Wednesday, June 20 , 2018, 10:36 pm | Fair 63º

 
 
 
 

Marymount Middle School Students Learn and Play in Monterey

Seventh- and eighth-graders take their classroom on the road

What if the Monterey Bay Aquarium was your classroom?

Every two years, Marymount takes its seventh- and eighth-graders on an enlightening yet entertaining trip to Monterey and San Francisco. On the trip we stay at the charming and rustic Asilomar Conference Center, surrounded by sandy beaches and cypress trees. In the mornings we set out early. When we arrive at the aquarium, we break off into small groups and explore, carrying composition books in which we write notes and poems.

A great white shark, a sunfish, mysterious sea horses, endearing sea otters, large sea turtles, mesmerizing jellyfish and more — all are in our presence. To understand how prodigious these animals and fish are, and how delicate the balance is to keep them safe, inspires us.

Many of my classmates stop for a while, engulfed in the movements of jellyfish, smiling with the playful sea otters and awestruck by the amount of pilot fish that swarm the tanks.

Graham Mills, an eighth-grade student, remembers his impression of the kelp forest in particular.

“For the numerous amount of ocean life within, the kelp forest is a sanctuary that provides protection and a home,” he said.

During our stay, we follow a historical walk through Monterey, which gives us an indication of the history of the area.

We visit Colton Hall. In the past, this building served as a town hall and a jail, and it is the birthplace of California’s constitution. We take a spin around Fisherman’s Wharf, where many of us treat ourselves to ice cream and make silly faces in the photo booth.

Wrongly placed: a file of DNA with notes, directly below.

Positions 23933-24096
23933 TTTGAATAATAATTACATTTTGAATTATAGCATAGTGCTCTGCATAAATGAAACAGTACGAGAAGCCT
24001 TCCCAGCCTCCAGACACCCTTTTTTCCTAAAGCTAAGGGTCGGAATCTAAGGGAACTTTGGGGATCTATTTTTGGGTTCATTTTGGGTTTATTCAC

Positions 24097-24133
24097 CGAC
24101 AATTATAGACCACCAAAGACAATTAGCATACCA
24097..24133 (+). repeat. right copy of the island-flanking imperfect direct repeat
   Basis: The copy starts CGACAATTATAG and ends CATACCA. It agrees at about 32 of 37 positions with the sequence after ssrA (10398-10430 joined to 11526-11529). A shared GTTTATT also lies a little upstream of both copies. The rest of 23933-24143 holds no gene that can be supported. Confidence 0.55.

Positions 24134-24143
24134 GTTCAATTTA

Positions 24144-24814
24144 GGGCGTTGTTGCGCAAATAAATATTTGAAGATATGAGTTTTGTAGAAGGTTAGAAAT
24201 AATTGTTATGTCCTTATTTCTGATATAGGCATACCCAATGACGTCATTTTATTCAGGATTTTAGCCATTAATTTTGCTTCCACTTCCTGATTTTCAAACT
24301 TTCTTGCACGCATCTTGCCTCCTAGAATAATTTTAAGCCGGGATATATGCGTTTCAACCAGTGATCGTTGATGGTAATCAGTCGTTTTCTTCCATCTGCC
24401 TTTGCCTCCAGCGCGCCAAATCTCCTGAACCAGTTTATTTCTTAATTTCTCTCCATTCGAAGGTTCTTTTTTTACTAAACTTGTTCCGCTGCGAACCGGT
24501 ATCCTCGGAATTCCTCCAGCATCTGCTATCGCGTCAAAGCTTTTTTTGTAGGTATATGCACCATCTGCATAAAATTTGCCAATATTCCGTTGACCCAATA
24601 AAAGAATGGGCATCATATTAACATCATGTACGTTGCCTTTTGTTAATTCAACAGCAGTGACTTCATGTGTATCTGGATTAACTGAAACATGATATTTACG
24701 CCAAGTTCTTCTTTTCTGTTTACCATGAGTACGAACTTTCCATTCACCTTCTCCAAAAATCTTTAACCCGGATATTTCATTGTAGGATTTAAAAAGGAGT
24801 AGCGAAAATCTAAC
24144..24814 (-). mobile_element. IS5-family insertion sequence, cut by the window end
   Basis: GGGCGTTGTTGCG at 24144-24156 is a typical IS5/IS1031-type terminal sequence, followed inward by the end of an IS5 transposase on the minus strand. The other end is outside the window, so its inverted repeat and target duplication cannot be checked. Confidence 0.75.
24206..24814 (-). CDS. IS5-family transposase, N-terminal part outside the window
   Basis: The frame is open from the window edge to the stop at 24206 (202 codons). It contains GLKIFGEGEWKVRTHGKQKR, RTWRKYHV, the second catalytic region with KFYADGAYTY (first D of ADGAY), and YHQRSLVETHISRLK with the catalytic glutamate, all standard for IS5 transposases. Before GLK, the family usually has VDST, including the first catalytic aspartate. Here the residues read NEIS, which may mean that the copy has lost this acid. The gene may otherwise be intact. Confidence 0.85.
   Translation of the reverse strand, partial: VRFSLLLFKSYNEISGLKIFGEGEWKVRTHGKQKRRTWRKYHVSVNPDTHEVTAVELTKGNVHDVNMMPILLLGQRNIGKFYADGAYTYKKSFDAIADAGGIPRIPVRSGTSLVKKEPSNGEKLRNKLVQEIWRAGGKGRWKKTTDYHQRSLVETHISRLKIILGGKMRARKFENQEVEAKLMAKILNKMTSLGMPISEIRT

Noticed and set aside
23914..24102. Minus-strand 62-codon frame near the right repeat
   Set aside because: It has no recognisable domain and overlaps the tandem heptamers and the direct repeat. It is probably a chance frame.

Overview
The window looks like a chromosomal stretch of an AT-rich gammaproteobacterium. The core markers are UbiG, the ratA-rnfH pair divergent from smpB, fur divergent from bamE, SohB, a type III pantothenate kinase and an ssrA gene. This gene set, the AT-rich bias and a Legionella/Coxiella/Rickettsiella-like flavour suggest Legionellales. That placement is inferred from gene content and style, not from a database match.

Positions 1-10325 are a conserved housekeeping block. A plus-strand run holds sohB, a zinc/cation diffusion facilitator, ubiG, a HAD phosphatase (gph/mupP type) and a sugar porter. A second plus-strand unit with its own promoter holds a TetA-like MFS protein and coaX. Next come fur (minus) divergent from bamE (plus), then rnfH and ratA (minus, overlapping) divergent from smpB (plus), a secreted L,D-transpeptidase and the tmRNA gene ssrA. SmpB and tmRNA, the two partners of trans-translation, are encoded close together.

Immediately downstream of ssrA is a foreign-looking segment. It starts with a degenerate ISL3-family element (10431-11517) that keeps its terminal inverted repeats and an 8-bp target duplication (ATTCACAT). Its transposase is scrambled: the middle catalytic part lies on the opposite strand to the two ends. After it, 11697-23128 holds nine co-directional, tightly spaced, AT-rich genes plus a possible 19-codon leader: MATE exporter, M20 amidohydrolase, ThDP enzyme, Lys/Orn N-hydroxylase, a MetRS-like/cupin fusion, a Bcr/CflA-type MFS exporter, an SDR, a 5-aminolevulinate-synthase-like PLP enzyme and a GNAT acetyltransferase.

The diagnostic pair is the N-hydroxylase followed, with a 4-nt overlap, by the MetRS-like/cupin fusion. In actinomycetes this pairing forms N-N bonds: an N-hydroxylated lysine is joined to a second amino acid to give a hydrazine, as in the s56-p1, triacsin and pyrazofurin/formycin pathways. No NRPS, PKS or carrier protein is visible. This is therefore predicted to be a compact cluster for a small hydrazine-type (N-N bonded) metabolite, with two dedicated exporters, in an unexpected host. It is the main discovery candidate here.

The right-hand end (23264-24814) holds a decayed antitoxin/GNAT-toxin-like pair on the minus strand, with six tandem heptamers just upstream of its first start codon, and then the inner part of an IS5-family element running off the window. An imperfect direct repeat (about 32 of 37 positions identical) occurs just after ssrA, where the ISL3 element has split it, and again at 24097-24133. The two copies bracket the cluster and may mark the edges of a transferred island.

“It was a bonding experience that left us feeling a sense of kinship as a middle school,” eighth-grader Lauren Seigel said.

On the next day, we tour the John Steinbeck Center, learning about his life and the creativity behind his books, in particular The Grapes of Wrath and Of Mice and Men, a book the seventh-grade students read each year, so we are familiar and can make connections.

On the last full day of the trip, we make a bike expedition along the San Francisco Bay, and we have the option of a breathtaking journey across the Golden Gate Bridge. Despite the hot weather and uphill climb, all are in high spirits. In the end, everyone’s facial expression proves the ride is more than worth it.

Thanks to our teachers, who made this trip extraordinary, we strengthened our knowledge of independence and the desire to learn, especially about the animals that live in the aquarium!

— McKenna Madden is an eighth-grader at Marymount of Santa Barbara.

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